DeVotchKa crushing — It’s very typical to see a Colorado band selling well at Denver’s famed Twist & Shout. But in the last week of March it was announced that Denver-based DeVotchKa is racking up serious numbers at the music outlet. What’s really unique is that while the band’s new album Mad & Faithful Telling is selling best, (grabbing the number one spot for the week ending March 23) DeVotchKa is on Twist & Shout’s Top 30 CD list, not once, but twice more. The band racked up three spots in total on the Top 30 list. The band’s release How it Ends took home the number nine spot, while Una Volta notched the 21 spot.
Satellite Radio merger — In late March the Justice Department approved Sirius Satellite Radio’s $5 billion buyout of rival XM. The transaction was approved without conditions despite opposition from consumer groups and (get this) an “intense lobbying campaign” by the land-based radio industry (because that industry never formed monopolies of its own). The merger still requires approval from the Federal Communications Commission, which prohibited a merger when it first granted satellite radio operating licenses in 1997.
NME comes stateside with MySpace — NME, the famous music weekly, has announced a partnership with MySpace that will not only bring the NME Awards to the U.S., but also will allow those awards to be streamed over the net. The NME Awards, renowned as the event for cutting-edge British music fans, will be held in Los Angeles on April 23, just two days before the Coachella Music and Arts Festival begins.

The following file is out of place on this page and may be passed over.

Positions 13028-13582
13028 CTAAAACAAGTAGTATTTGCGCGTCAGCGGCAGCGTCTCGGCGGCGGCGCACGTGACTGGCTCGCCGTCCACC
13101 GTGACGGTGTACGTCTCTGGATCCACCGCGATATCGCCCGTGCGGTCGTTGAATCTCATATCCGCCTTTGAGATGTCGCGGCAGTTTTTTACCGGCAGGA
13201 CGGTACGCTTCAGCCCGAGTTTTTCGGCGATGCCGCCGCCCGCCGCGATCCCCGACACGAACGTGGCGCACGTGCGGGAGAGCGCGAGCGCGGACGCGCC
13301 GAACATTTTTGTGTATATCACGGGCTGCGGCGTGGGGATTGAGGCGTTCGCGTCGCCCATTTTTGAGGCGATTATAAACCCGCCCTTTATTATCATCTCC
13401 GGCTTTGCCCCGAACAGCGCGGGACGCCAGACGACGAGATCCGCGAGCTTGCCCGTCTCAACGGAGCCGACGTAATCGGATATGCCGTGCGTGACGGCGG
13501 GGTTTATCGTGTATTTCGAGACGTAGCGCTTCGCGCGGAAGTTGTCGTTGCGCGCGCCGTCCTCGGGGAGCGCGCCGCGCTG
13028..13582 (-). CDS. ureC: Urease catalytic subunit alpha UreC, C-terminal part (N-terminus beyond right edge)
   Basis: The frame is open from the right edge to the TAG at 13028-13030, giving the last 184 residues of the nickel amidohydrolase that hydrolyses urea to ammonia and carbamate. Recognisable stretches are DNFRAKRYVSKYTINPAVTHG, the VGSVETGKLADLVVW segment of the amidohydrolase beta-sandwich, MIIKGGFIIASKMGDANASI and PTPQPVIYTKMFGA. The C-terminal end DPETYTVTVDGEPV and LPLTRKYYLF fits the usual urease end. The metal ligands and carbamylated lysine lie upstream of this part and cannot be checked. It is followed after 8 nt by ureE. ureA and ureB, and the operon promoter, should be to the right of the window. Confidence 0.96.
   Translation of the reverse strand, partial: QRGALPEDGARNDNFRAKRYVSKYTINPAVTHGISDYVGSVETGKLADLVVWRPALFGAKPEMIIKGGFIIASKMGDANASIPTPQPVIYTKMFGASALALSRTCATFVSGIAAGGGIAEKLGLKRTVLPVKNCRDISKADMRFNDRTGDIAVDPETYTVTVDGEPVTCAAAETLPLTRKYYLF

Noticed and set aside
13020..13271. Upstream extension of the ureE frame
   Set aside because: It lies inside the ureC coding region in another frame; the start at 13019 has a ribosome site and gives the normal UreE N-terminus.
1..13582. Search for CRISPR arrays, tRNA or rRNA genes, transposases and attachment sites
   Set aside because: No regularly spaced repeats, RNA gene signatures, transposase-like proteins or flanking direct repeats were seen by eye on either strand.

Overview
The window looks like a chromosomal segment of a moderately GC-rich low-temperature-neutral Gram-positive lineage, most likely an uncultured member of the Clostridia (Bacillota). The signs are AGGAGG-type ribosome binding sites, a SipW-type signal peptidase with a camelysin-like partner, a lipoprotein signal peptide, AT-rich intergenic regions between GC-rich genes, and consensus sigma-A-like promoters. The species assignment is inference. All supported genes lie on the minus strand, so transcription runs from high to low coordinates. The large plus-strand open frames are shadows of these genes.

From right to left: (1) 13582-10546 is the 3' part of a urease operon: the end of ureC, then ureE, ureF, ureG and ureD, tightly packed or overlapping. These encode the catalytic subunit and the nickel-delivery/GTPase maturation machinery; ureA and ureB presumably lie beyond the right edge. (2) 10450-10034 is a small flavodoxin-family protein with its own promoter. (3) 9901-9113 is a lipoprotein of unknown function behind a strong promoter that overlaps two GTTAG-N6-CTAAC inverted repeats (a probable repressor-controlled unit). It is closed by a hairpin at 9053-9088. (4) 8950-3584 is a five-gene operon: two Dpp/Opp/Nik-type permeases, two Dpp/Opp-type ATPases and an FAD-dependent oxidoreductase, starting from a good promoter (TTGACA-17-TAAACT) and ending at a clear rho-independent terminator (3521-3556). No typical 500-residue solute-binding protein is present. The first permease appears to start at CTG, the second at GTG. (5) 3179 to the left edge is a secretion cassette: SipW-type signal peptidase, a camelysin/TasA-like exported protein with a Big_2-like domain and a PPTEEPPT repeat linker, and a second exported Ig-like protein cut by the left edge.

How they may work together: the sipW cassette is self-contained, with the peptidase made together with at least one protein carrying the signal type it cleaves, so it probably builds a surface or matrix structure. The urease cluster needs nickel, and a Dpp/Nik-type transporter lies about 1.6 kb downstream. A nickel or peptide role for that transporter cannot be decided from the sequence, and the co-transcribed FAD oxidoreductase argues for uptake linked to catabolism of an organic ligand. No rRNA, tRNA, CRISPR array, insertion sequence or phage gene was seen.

New file sharing regulations — In a move that could end up doing absolutely nothing to reduce illegal file sharing, a new proposed bill would “call upon colleges and universities to turn up the heat on students who steal music.” The bill calls on schools to “reasonably implement” a policy that prohibits copyright infringement. The legislation is aimed at P2P sites, but says nothing about private exchange of music (i.e. swapping hard drives, ftp portals, and even simple e-mailing of tracks).
Gibson sues over Guitar Hero and Rock Band — In a “Hey, we thought of that first” move, The Gibson Guitar Company announced last month that it is suing major retailers that sell Guitar Hero games. The suit is part of an ongoing battle between the guitar giant and the game makers. Gibson claims that the games violate a 1999 Gibson patent for virtual music performances, a patent which describes a setup that connects a guitar to a television and “system interface” with the ability to create a virtual-reality concert experience.